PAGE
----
The coffee and a walk suggestion is good but take it further...after the troop is put to bed make it a habit to do a "sneak attack" on the old _ _ _ _ _(fill in the blanks) around the campfire. ASK them how things work in the land of adult scouting? How the committee works? How the program side works vs the committee? How both work together?

 

Ask in a non challenging- "I want to learn" sort of way. Ask them how they handle internal conflicts and what they see each of their jobs is. The answers may surprise you and by seeking you may even start to find some answers.

 

Good luck and remember most of the old guys really mean well even if they don't do it very well.

Y.I.S.

anarchist

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Anarchist's post although not in keeping with the name does raise some very good points I am dealing with now. I have assumed the duties as SM as our previous SM was hurt on an outing.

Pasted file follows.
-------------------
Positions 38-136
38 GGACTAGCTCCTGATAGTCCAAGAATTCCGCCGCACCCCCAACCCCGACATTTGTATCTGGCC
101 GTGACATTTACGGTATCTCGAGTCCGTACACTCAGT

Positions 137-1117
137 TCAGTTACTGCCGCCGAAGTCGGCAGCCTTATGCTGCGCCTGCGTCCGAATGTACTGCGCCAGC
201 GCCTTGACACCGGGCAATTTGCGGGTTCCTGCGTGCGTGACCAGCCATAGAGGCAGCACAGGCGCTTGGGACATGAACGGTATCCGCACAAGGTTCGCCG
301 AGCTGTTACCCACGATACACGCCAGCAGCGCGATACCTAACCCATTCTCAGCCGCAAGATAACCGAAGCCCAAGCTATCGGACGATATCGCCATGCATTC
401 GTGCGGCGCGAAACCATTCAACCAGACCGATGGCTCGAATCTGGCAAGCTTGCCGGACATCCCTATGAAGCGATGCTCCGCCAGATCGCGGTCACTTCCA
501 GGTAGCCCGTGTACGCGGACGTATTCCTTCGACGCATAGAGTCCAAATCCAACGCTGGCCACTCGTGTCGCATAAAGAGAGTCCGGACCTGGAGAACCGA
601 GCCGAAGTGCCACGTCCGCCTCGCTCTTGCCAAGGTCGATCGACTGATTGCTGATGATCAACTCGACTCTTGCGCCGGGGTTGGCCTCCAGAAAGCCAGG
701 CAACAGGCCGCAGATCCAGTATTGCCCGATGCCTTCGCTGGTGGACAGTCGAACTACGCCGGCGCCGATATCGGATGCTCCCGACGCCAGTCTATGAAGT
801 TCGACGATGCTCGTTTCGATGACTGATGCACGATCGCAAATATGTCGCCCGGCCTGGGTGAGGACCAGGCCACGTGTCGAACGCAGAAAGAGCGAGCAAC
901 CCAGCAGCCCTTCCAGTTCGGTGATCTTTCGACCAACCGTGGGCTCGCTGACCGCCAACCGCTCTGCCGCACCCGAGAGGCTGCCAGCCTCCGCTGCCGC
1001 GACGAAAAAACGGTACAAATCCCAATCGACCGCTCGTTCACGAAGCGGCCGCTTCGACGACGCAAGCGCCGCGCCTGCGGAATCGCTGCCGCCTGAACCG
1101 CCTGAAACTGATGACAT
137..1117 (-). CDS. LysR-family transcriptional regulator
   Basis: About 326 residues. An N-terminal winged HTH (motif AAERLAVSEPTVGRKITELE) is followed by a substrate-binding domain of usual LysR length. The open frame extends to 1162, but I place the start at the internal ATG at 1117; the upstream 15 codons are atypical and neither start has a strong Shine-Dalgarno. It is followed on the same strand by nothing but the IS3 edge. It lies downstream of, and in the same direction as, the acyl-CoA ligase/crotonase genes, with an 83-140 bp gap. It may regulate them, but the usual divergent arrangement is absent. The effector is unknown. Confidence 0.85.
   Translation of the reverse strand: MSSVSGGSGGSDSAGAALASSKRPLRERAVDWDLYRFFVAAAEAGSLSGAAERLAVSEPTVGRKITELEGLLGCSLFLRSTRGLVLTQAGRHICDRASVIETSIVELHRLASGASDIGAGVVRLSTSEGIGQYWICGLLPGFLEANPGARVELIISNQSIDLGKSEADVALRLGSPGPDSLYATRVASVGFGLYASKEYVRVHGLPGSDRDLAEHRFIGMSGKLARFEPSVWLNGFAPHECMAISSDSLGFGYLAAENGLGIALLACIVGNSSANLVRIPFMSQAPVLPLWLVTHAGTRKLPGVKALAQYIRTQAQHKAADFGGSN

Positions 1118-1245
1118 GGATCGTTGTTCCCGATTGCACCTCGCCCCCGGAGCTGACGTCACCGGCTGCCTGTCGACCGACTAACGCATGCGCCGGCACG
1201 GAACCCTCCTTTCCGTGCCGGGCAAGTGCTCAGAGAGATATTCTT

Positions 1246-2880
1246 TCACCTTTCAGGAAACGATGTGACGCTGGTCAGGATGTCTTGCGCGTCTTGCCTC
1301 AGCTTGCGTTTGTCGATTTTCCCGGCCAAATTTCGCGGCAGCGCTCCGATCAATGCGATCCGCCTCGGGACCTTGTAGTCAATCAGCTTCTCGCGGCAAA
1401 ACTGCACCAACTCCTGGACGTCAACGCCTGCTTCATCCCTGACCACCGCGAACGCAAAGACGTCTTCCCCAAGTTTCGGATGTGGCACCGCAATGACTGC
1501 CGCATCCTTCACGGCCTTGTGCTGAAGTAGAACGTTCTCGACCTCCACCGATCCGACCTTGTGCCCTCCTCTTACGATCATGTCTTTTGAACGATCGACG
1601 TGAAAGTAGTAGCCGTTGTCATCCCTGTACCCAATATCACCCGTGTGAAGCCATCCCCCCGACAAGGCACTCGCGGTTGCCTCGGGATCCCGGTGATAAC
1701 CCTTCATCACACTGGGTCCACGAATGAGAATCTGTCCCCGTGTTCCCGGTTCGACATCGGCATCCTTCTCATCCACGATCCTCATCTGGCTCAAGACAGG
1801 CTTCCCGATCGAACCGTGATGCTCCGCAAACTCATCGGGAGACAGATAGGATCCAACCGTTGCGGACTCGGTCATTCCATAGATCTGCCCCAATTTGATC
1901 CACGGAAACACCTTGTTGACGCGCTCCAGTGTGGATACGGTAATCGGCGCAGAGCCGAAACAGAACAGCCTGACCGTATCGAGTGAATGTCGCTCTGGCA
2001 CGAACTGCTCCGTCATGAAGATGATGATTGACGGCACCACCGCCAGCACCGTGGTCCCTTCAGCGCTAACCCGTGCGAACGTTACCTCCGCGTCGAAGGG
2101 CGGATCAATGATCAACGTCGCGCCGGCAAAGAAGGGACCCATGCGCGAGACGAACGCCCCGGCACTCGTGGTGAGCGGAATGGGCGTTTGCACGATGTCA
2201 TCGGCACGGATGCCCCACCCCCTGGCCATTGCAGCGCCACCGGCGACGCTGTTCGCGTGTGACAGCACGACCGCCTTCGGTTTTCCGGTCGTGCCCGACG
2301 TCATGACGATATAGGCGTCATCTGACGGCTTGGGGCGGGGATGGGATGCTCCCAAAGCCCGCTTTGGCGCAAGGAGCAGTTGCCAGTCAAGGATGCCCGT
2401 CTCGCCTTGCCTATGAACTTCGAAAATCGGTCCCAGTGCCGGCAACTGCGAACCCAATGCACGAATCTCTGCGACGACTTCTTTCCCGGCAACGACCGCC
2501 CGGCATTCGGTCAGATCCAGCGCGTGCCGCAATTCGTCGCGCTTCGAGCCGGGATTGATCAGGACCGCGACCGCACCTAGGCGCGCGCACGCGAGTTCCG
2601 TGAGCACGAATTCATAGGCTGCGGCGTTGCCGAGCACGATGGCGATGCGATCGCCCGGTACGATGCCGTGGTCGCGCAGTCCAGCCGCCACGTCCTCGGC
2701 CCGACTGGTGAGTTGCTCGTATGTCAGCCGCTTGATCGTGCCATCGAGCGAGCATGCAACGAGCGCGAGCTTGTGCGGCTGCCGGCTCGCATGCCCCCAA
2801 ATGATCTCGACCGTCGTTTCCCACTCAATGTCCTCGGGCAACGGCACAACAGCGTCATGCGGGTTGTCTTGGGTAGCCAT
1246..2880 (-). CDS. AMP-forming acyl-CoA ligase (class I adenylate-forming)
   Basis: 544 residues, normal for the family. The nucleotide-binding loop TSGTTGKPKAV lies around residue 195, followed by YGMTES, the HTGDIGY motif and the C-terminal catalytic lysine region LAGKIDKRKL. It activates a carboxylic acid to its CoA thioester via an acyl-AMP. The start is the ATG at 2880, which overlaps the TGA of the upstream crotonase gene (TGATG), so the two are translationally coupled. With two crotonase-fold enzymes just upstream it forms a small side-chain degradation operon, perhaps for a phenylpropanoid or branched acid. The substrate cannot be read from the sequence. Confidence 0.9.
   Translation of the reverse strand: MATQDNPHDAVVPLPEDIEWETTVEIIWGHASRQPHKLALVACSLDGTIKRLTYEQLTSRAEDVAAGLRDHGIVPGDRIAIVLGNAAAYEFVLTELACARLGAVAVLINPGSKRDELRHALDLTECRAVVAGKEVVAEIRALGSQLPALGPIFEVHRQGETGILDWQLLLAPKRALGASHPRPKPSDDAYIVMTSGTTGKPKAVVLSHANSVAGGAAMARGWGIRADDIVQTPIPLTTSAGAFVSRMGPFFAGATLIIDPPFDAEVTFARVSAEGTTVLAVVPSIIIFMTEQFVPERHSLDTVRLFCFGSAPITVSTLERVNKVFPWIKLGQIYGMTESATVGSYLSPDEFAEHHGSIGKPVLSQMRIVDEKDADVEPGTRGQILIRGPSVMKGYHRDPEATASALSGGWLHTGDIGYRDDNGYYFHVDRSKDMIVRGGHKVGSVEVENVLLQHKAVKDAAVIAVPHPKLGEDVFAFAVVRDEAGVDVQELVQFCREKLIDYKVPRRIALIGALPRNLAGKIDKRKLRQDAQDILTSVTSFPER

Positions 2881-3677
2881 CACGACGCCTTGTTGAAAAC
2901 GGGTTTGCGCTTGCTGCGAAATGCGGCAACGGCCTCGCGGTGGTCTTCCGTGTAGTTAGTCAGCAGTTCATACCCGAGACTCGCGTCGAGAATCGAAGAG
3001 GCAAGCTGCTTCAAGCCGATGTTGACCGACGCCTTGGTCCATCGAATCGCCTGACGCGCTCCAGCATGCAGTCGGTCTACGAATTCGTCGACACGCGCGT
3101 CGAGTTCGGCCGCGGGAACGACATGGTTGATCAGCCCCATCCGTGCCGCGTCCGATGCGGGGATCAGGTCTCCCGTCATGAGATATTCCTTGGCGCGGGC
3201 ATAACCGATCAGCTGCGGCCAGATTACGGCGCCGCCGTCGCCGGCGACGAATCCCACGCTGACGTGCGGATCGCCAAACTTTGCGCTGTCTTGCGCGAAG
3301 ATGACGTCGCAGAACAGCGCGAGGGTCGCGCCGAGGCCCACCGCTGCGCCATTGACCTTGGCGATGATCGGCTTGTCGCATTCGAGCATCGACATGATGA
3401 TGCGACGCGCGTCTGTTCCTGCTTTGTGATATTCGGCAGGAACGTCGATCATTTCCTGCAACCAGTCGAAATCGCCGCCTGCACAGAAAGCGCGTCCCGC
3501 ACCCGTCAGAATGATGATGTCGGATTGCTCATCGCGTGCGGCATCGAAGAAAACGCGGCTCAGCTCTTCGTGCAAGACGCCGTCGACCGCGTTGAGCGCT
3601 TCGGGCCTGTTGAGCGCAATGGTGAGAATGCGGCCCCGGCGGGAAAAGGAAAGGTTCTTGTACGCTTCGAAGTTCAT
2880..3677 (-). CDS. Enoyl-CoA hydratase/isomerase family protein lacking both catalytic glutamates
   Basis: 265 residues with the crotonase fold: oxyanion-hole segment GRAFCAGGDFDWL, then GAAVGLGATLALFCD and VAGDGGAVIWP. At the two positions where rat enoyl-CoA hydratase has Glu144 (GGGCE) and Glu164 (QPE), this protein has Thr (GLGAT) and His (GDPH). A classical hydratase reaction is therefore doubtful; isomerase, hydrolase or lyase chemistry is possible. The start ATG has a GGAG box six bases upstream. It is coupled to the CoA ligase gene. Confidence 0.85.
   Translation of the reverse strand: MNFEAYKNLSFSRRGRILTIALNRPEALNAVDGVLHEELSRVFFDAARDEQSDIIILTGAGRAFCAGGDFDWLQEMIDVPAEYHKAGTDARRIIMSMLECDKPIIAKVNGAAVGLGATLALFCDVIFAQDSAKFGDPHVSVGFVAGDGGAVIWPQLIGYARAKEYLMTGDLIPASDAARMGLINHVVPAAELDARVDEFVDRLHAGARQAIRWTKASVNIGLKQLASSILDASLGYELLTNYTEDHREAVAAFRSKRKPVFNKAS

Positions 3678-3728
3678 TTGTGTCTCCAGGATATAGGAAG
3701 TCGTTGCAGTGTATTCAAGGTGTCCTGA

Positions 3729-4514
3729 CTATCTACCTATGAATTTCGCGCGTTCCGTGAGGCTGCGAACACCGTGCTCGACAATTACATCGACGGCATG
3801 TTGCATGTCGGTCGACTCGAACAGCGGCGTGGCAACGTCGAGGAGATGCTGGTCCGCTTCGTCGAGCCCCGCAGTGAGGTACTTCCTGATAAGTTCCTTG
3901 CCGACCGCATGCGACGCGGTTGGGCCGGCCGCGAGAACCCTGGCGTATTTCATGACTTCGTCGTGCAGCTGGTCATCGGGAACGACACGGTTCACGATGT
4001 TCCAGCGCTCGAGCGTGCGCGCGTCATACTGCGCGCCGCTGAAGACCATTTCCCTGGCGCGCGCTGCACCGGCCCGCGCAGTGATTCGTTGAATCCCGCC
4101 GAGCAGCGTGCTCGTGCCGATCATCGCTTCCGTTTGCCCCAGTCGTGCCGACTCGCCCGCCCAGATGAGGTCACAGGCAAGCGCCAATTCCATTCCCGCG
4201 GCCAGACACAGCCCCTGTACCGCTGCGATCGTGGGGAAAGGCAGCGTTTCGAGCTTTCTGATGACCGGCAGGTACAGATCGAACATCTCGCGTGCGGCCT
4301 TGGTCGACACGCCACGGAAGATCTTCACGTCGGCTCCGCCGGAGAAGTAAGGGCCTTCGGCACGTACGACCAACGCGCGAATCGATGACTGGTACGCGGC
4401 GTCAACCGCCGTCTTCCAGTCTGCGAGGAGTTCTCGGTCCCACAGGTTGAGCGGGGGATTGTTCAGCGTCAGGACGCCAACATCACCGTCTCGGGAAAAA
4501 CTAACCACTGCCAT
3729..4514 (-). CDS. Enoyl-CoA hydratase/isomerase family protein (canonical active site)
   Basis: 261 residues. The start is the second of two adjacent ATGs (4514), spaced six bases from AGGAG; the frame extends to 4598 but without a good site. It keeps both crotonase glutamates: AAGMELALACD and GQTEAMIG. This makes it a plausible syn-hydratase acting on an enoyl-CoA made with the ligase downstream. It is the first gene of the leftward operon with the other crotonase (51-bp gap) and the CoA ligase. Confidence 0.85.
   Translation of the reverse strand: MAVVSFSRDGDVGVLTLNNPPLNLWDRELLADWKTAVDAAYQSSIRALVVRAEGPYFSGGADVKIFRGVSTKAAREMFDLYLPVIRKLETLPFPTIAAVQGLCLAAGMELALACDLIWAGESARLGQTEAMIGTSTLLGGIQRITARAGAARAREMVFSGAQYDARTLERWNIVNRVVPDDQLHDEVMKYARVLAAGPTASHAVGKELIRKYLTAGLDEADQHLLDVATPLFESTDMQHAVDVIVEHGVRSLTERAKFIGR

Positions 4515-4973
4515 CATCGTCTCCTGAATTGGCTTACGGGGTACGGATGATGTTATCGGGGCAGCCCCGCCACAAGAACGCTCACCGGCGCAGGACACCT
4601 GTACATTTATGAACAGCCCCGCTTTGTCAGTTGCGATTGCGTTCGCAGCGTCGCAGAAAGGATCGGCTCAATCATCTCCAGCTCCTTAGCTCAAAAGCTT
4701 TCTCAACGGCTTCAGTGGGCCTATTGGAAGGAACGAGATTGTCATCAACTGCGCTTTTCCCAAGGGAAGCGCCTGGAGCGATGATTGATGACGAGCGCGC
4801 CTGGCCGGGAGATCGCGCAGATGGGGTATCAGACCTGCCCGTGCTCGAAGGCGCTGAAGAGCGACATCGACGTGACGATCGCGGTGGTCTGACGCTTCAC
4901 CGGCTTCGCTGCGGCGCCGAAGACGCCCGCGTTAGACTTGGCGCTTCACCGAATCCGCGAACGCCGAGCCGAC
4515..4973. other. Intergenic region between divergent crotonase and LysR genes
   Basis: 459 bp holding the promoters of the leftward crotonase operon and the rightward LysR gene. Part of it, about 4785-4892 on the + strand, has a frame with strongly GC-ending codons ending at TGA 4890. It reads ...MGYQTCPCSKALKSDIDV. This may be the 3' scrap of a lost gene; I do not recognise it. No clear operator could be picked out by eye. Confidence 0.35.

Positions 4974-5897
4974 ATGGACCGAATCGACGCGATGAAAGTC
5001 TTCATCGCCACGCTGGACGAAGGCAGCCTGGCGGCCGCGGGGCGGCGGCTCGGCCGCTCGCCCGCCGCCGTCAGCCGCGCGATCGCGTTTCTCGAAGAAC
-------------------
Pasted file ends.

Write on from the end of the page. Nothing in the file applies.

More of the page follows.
I have been with the troop for three years. I was not involved with scouting when I was young and have spent the last three years observing.

One of the observation was that my son was struggling with sign-offs because our troop did not use the patrol method and advancement was left up to the scout to figure out. We are changing that with help from my ASMs. Along with changing our structure I am trying to change the the BOR format. Previously the BOR was a review of the SM conference and the scouts abilities. The BOR could be inquisitions if the advancement rate was slow. This is where the issues have developed. I feel the committee is stepping into the SMs shoes and trying to run the programs as well as the "financial."